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HMO vs. PPO Insurance Comparison

If understanding PPO and HMO insurance has been challenging, you’re in the right place. HMO and PPO are the most common health insurance plans employers offer year after year. In 2021, 46% of covered workers enrolled in PPO plans, while 16% enrolled in HMO plans, according to the 2021 Employer Health Benefits Survey. What is the difference between HMO and PPO plans? In short, the differences between HMO coverage and PPO coverage are flexibility and cost. Learn more by reading the following HMO and PPO overview.

HMO Plans vs. PPO Plans

HMO Advantages

  • Primary care physician coordinates treatment
  • Budget-friendly health insurance
    • Low-cost monthly premium
    • No or low-cost deductible
    • No or low-cost copayment

PPO Advantages

  • Flexibility of doctor and hospital choice
  • Large network of services
  • Primary care physician not required
  • Coverage available for out-of-network services

HMO Disadvantages

  • Restricted network of services
  • Must have a referral to see a specialist
  • No coverage for out-of-network services

PPO Disadvantages

  • Expensive health insurance
    • High monthly premium
    • High deductible
    • Possible copayments
  • Must pay the total cost of services until health insurance deductible reached


A network is a group of physicians, specialists, and facilities with a payment agreement with the insurance provider. HMOs and PPO health plans provide a network that will meet your needs. Your health insurance policy determines how flexible your service options are. HMO plans offer a local network of services, which is something to keep in mind if you travel often. You will only benefit from insurance coverage if health care providers are in-network. If you need treatment out-of-network, you will need to pay the total cost out of pocket unless it’s for an emergency.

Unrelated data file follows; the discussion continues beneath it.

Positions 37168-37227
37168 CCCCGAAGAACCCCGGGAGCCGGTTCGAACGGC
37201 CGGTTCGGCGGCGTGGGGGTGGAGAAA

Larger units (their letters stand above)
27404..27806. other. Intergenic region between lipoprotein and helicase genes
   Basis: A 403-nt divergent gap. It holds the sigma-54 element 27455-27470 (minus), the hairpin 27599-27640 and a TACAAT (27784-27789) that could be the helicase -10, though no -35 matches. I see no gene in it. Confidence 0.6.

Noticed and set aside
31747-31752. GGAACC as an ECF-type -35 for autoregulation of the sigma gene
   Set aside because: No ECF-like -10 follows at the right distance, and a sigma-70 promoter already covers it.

PPO plans always have a flexible, extensive network. Even though it is more beneficial for you to find in-network health care services, your plan will provide some coverage to help with costs if you need to go out-of-network. Both plans cover you if there’s an emergency.

Networks vary by plans and health insurance providers, so be sure to do your research before deciding. Check with insurance providers to see if their available plans offer you coverage for your current doctor.


HMOs make it mandatory to have a primary care provider (PCP) to receive coverage. Why? Because health insurance providers believe the PCP knows how and when to find a specialist. Unless a PCP provides a referral for secondary health care, you will need to pay any treatment costs on your own. HMOs are designed to prevent you from seeking treatment you don’t need and wasting money. The disadvantage is you could feel limited in your medical autonomy if you and your doctor disagree about secondary health care. The advantage is that you will have minimal paperwork and no need to coordinate services personally.

PPO does not require you to have a PCP for coverage. You are allowed to find in or out-of-network medical services, whether it’s for primary or secondary health care. A referral is not mandatory for treatment. To plan your budget accordingly, you should be conscientious about whether the health care service you’re considering is in-network or out-of-network.